VP Harris Sits At Counter Where Greensboro Four Made History
NORTH CAROLINA — Vice President Kamala Harris took a detour while visiting North Carolina on Monday to sit at the same lunch counter where four Black college students known as the Greensboro Four conducted a peaceful sit-in 61 years ago that became defining moment in the civil rights movement.
Harris, who was in North Carolina to plug President Joe Biden’s $2.3 trillion infrastructure plan, made the unscheduled visit to the International Civil Rights Center & Museum in Greensboro. The museum contains the “whites only” Woolworth’s counter where students Franklin McCain, Joseph McNeil, Jibreel Khazan (formerly Ezell Blair Jr.) and David Richmond staged their historic sit-in on Feb. 1, 1960.
Harris, the first female Black vice president, took a moment to sit at a section of the original Woolworth’s counter.
The Greensboro Four were refused service and declined to give up their seats even as the store manager and police urged them to move on.
The manager eventually closed the store early instead of serving the four men. The protest was not the first lunch counter sit-in, but garnered national attention and spurred dozens more sit-ins throughout the country. Another section of the original lunch counter is on display at the Smithsonian National Museum of American History.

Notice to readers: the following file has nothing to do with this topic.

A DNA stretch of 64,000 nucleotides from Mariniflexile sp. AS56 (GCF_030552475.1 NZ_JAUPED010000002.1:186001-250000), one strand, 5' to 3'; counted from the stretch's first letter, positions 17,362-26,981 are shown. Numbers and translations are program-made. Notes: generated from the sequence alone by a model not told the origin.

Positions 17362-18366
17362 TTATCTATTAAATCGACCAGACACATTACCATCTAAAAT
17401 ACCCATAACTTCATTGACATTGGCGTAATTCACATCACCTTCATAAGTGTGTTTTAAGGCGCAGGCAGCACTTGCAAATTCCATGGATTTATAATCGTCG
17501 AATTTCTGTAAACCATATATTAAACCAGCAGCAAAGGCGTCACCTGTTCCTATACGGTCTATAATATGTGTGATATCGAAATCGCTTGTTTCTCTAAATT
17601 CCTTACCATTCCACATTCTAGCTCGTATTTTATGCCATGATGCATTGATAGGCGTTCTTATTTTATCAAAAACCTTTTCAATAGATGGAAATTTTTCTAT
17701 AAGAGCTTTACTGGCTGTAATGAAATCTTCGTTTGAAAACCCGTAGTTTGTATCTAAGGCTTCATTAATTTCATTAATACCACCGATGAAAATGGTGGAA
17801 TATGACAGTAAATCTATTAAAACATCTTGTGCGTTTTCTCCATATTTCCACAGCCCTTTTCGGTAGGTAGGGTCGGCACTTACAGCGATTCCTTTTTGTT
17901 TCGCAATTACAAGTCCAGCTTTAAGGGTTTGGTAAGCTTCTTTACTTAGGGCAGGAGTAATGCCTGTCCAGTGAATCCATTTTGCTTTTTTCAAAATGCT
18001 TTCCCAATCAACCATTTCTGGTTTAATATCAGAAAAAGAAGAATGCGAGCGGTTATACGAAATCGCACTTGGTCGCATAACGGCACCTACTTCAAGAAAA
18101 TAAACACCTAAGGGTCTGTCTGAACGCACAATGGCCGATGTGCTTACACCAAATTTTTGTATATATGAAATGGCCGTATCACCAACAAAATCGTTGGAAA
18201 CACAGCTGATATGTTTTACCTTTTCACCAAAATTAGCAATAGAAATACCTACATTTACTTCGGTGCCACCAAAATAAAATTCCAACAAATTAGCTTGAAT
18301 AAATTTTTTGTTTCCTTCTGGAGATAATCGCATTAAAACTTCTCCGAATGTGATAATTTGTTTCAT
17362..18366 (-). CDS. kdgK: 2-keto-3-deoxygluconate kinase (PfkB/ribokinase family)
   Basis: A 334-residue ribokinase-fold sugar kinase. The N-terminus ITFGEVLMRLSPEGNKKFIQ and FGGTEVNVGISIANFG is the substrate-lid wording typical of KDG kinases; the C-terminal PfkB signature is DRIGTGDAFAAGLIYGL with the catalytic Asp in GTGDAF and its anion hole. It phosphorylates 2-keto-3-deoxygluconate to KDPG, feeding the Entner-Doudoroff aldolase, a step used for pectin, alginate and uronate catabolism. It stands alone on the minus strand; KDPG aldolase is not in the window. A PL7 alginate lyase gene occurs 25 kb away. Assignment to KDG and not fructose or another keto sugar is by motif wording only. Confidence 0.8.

Harris’ visit came on the same day that a jury in Minneapolis began deliberating in the murder trial of former police officer Derek Chauvin in the killing of George Floyd, a Black man whose death has become a touchstone in the Black Lives Matter movement and calls for policing reform.
Harris has paid tribute to the Greensboro Four before. In a 2019 posting on Twitter, Harris said that the four men — students at the North Carolina A&T State University — showed “courage, strength, and refusal to accept injustice” and brought the nation “a step closer to who we can and should be.”
Harris also checked out another display at the museum: the bus seat that civil rights icon Rosa Parks refused to give up to a white man in 1955 in Montgomery, Alabama. That spurred a bus boycott led by the Rev. Martin Luther King Jr. and eventually culminated with the U.S. Supreme Court ruling that bus segregation was unconstitutional.